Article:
Nutritional food labels are an essential aspect of buying groceries because they help shoppers buy the most nutritionally-balanced processed foods and ensure that people with dietary restrictions like celiac don’t endanger their health (per Harvard University). However, while we may currently live in a world where experts are constantly working to improve the readability and quality of food labels, the U.S. didn’t always know what was going into its TV dinners (per a 2010 report in Front-of-Package Nutrition Rating Systems and Symbols) — and we may never have, if it wasn’t for Del Monte Foods.
Even if you aren’t familiar with the name Del Monte, if you’re partial to stocking your kitchen with canned green beans and peaches, odds are you’ve bought one of the brand’s products. As the company notes on its website, Del Monte is one of the globe’s most prominent canned veggie and fruit producers. The business’ success is often attributed to its eagerness to sell only the most high-quality products, which is why it was able lead the nutritional food label revolution.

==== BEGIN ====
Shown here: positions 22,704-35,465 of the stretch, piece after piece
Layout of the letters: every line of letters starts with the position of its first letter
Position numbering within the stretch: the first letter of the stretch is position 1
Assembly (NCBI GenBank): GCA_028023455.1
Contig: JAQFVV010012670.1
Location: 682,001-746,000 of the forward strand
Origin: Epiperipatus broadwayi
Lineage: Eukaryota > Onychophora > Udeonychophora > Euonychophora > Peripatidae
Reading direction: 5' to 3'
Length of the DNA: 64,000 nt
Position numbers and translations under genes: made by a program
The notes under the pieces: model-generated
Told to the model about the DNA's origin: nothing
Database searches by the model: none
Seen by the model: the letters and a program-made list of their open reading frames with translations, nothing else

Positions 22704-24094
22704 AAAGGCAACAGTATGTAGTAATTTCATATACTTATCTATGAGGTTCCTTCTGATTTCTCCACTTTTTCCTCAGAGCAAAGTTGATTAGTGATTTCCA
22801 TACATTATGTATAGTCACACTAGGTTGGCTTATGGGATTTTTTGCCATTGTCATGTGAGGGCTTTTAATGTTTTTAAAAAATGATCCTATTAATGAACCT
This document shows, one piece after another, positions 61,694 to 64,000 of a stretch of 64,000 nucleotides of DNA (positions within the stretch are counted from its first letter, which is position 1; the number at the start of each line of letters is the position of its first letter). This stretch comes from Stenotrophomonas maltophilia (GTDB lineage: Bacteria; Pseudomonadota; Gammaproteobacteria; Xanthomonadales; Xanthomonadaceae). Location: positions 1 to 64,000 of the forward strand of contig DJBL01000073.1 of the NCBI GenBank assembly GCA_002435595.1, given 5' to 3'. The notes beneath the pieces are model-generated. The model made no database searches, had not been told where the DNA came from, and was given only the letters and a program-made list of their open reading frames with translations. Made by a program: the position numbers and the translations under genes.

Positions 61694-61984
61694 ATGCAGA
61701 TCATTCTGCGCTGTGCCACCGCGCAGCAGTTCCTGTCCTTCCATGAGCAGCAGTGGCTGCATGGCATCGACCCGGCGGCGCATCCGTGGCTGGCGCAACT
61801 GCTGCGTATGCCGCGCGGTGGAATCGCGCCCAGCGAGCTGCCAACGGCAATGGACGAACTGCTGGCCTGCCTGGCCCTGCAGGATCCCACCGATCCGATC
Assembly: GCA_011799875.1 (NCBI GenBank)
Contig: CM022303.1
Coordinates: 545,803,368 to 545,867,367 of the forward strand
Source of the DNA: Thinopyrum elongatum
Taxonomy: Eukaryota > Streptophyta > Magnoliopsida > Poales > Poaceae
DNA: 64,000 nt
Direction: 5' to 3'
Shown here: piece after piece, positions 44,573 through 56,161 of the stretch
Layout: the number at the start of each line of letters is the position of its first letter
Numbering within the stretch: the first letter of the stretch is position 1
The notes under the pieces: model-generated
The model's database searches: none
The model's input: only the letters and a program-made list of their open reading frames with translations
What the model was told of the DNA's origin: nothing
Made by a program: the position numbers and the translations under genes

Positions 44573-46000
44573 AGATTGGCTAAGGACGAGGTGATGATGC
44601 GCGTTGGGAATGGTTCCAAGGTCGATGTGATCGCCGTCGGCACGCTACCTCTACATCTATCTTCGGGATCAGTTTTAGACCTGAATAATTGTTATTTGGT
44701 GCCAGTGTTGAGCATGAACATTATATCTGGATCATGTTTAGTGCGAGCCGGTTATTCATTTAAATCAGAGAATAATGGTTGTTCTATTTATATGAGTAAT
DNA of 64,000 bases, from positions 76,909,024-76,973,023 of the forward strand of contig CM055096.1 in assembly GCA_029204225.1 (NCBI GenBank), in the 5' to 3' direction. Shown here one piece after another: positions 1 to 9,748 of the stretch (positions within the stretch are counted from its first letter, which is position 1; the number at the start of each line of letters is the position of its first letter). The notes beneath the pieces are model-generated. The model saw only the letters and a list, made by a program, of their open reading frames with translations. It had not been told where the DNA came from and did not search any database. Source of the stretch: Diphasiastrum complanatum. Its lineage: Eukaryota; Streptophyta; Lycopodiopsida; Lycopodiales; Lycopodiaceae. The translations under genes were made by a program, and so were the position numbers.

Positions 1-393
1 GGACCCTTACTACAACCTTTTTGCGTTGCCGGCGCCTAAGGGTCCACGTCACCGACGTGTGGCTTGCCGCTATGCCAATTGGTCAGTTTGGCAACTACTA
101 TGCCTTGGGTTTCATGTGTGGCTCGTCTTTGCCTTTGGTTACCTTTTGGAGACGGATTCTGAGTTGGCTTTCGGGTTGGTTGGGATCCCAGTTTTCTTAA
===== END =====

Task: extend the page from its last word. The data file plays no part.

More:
Nutritional labels in the U.S. have a less than straightforward history, according to a 2010 report in Front-of-Package Nutrition Rating Systems and Symbols. In fact, labels declaring foods’ calorie counts and sodium percentages didn’t even appear in grocery stores until the 1940s. And even then, only foods the Food and Drug Administration deemed special exceptions actually featured these dietary markers. However, as the U.S. started shifting its diet to feature more processed foods, Americans voiced concerns over not knowing what was in the pre-made meals they were reheating at home.
With this in mind, after the 1969 White House Conference on Food, Nutrition, and Health, the government decided it might be beneficial for food producers to put nutritional labels on their products. However, the new proposed regulation was not a requirement. Instead, adding nutritional labels to food products was voluntary. But after this new suggested policy was announced, Del Monte Foods reports that, in 1971, it took a leap of faith. The produce brand was the first large-scale company to voluntarily add a nutritional label to its canned tomatoes and pineapples.
In 1994, 23 years after Del Monte’s history-making decision, the USDA reports that the FDA officially required that most food products feature nutritional labels. But no one in the food industry has forgotten that Del Monte was the first.